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The Wet Dreams and Twisted Politics of Erotic Thrillers

Features

Apr 13, 2023

The Wet Dreams and Twisted Politics of Erotic Thrillers
The Last Seduction

The Wet Dreams and Twisted Politics of Erotic Thrillers

Features

Apr 13, 2023

At first, the light is gentle and dreamy. Its velvet glow cradles a pubescent Drew Barrymore, swinging on a rope like a kinky trapeze artist, in the first minutes of Poison Ivy (1992); Jennifer Jason Leigh, surrounded by burning candles as she welcomes her nude lover into bed, in Sister, Sister (1987); Angie Dickinson, mouth agape and fondling her breasts in a steamy shower, in Dressed to Kill (1980). But that light is always too good to be true. Violence eventually breaks the spell, turning soft moans into gasps, then screams.

Lying at the heart of these erotic thrillers is the belief that sex is dangerous, an idea that’s been around since the beginning of Hollywood time. We see it in early cinema, which turned lascivious Svengalis and vamps in black bobs into home-wrecker archetypes, and in 1940s film noir, in which duplicitous dames make sinners out of God-fearing men. The on-screen depiction of sex itself, though, has undergone several shifts. The priggish content restrictions laid out by the Production Code, which ruled over Hollywood from 1934 to 1968, kept the movies from taking their pants off. But as social mores evolved and the Code’s grip slackened in its final years, filmmakers pulled the leash hard in the direction of body count and body-baring titillations. Then, in 1960, Alfred Hitchcock sliced it off clean. The infamous shower scene in Psycho cranked up the stakes of erotic peril and opened the floodgates for movies dealing in sexualized violence. A flurry of kinky crime dramas in the decades that followed—Play Misty for Me (1971), Looking for Mr. Goodbar (1977), Cruising (1980)—gestured toward the next big thing.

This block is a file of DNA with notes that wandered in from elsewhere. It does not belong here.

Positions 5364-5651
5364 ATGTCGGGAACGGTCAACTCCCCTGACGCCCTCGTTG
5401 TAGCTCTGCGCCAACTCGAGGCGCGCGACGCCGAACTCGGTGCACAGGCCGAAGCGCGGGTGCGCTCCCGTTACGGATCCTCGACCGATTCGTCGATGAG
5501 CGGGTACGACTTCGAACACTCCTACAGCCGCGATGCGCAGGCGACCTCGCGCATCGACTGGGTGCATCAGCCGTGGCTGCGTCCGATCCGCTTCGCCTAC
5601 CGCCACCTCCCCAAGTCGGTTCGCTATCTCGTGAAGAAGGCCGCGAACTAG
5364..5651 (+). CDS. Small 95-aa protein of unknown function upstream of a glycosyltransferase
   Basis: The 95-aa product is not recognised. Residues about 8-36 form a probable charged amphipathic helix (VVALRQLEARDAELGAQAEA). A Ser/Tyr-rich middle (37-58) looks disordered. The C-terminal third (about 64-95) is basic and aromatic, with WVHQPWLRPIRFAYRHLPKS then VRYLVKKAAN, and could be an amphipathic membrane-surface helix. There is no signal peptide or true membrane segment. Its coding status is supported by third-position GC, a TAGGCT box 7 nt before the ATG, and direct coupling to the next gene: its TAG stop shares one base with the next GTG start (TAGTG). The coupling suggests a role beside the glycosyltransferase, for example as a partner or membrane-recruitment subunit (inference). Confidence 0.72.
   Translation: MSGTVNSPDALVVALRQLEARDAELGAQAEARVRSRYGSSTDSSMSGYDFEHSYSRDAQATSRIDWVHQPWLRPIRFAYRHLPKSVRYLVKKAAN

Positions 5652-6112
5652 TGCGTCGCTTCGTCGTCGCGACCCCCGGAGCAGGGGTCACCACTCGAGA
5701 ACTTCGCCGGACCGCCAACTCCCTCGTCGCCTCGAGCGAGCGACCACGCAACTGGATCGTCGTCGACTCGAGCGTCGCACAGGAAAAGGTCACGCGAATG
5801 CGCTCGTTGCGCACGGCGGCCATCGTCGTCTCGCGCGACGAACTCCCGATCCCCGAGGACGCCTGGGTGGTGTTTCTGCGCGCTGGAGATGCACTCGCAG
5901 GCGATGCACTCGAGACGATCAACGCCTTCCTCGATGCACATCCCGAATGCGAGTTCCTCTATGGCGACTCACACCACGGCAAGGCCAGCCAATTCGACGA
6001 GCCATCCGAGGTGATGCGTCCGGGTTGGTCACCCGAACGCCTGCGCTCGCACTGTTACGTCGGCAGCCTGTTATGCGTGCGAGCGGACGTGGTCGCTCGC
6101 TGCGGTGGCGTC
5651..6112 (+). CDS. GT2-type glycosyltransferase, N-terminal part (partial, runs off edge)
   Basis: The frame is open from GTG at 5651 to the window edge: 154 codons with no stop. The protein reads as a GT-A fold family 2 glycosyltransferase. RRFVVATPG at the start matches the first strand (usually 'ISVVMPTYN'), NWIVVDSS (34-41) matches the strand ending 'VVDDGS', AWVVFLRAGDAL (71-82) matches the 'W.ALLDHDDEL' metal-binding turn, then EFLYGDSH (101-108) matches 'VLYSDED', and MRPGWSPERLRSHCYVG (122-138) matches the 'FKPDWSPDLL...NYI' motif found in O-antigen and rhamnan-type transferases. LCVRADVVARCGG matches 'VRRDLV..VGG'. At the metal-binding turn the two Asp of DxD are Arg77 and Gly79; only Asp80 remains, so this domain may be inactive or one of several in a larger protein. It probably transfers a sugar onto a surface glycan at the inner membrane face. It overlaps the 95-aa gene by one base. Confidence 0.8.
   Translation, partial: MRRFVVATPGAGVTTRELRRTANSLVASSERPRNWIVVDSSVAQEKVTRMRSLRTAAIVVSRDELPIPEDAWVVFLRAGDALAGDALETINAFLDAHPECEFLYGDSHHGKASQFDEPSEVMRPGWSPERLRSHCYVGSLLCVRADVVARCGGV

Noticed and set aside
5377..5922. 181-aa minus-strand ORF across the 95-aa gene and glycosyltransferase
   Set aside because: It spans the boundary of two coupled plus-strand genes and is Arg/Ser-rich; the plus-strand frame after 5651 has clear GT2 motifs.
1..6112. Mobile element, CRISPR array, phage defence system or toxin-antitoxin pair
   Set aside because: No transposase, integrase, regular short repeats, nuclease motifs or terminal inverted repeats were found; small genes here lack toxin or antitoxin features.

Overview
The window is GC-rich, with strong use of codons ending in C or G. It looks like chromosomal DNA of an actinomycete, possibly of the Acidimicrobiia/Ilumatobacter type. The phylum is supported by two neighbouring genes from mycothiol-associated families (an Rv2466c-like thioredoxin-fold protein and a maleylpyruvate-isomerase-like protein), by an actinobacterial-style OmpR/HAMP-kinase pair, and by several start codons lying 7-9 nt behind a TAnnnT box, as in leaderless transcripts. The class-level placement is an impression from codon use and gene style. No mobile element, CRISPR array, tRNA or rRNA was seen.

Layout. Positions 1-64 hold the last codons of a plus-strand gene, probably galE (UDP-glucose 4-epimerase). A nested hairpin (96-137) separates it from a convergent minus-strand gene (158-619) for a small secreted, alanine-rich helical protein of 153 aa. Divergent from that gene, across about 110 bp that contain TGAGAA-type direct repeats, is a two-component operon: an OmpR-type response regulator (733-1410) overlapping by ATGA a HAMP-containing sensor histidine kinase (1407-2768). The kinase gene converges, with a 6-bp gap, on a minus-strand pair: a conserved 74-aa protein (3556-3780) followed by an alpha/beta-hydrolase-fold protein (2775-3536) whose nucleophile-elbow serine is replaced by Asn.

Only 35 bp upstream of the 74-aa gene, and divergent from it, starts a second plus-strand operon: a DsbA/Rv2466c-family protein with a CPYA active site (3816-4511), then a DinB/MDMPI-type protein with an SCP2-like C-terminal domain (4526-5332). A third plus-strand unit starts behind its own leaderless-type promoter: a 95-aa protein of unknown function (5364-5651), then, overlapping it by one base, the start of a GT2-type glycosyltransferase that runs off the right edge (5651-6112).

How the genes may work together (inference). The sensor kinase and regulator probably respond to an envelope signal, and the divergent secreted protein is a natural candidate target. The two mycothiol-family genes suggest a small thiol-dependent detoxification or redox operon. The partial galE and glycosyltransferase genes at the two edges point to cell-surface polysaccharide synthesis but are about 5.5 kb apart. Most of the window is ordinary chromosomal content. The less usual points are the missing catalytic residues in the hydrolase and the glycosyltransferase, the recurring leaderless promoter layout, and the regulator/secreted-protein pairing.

During the late sixties and seventies, a parallel revolution was happening on the margins of the entertainment industry. This was the golden age of pornography, a time in which adult films were made with high production values and received wide theatrical releases that allowed them to compete with Hollywood fare. Breakthrough titles like Gerard Damiano’s Deep Throat (1972) and The Devil in Miss Jones (1973) triumphed at the box office and even garnered critical acclaim. These films were certainly meant to get you hot and bothered, but the best of them—like Emmanuelle (1974), The Opening of Misty Beethoven (1976), and Alice in Wonderland (1976)—also had personality, an element that went missing in the merely functional soft core that took over when a new means of distribution changed the game. The rise of video meant that viewers could enjoy the most salacious shlock in the privacy of their homes, which zapped the “elevated” porn market right around the time when lawmakers nationwide were doubling down on their efforts to protect Hollywood from adult film’s corrupting influence. Hollywood financiers nevertheless continued to abide by the mantra sex sells. Because of the void created by home video, they saw their chance to rework blue movies into a more broadly appealing, culturally prestigious form.

Dressed to Kill
Crimes of Passion
Sister, Sister
Poison Ivy

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